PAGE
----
Flipped Classrooms: A Flop for Most Learners
A flipped classroom is all the rage in many schools throughout America- schools that are both online and in person. In a flipped classroom, students are expected to watch a video of the lesson and then use class time to work on the assignments with the support of a teacher.
Many online schools actually ONLY use the videos and do not even have the live teacher interaction at all. Sheesh.
When students are intrinsically motivated and when learning comes easily, a flipped classroom with video instruction can work, and it can work beautifully.
However, it is with a broken heart that I share with you that any learner with a unique, special need flounders in a flipped model. (Gifted learners are coming to us burned out from these boring flipped models, guys. I hate to say this, but it's true.)
A video cannot replace live instruction. I repeat: a video cannot replace live instruction.
Live instruction provides opportunities for teachers to gauge their audience through expressions, posture, proximity, verbal interaction, and engagement.
Students aren't machines, and we aren't preparing them well with a conveyor belt style of education. Learners are beautiful and unique.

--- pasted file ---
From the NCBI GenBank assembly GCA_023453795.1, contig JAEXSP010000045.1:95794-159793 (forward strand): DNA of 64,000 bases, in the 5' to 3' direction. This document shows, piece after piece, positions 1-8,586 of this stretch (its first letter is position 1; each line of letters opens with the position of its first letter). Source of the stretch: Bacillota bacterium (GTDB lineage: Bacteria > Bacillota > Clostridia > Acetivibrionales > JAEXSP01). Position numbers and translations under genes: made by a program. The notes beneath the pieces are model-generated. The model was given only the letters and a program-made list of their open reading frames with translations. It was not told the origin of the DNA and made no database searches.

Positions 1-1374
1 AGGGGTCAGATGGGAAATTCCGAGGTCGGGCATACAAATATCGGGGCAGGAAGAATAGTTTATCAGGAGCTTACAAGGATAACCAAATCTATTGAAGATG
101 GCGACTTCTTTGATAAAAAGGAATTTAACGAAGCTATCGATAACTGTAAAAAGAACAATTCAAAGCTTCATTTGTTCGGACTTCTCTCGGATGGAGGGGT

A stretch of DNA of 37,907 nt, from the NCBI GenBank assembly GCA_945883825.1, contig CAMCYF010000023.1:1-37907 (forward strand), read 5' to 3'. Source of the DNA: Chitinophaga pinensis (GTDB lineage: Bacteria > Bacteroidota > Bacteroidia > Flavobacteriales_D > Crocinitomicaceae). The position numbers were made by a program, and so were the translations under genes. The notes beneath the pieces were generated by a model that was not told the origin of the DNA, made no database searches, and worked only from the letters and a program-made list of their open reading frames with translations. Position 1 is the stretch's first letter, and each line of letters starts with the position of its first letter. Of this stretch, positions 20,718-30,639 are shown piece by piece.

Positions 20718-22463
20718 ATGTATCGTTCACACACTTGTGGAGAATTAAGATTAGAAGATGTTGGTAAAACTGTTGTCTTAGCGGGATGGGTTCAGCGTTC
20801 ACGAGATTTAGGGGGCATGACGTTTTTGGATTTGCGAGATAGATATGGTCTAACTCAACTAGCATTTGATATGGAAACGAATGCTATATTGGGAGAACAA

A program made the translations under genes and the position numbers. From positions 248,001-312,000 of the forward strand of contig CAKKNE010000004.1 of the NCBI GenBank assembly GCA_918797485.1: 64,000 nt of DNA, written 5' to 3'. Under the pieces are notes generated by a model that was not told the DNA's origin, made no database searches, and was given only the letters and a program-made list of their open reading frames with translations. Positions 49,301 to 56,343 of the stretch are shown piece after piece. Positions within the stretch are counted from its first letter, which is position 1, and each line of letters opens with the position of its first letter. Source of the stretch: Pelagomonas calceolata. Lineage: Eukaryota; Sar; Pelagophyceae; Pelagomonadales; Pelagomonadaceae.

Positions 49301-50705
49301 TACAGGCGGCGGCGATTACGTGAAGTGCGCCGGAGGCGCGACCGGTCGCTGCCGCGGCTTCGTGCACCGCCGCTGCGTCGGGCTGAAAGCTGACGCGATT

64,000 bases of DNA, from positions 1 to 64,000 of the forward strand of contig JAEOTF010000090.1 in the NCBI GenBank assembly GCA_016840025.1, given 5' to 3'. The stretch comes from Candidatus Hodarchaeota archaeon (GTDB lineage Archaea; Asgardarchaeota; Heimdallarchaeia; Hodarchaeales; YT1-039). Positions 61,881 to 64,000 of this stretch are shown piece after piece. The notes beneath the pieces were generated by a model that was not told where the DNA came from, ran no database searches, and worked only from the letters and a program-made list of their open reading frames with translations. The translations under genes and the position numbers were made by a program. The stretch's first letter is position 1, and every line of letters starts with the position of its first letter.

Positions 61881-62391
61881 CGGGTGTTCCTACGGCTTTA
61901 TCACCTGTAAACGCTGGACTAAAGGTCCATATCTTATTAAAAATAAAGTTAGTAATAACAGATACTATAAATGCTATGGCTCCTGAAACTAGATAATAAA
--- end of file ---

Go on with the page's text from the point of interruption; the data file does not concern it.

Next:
Learning together in a live setting- in person or online- is a beauty that cannot fade. The mentor / mentee learning relationship is forever a classic, meaningful style.
The fewer number of students in a live classroom, the better. Teachers need to be able to read the room during their live instruction, and cramming 30 students into a Zoom session while expecting learners to stay on task is silly. It's a slippery slope and all too easy to minimize that screen and dive into Minecraft.
So, what do we do?
Engaging live instruction- in person or online.
Small class sizes- in every learning setting.
And more teachers! Teachers, we love and need you now more than ever.
Parents, if your students are learning in a room or if your students are learning on Zoom, be sure to seek live teaching. Video after video as a replacement for instruction is a recipe for boredom and a lack of interactive, lasting learning.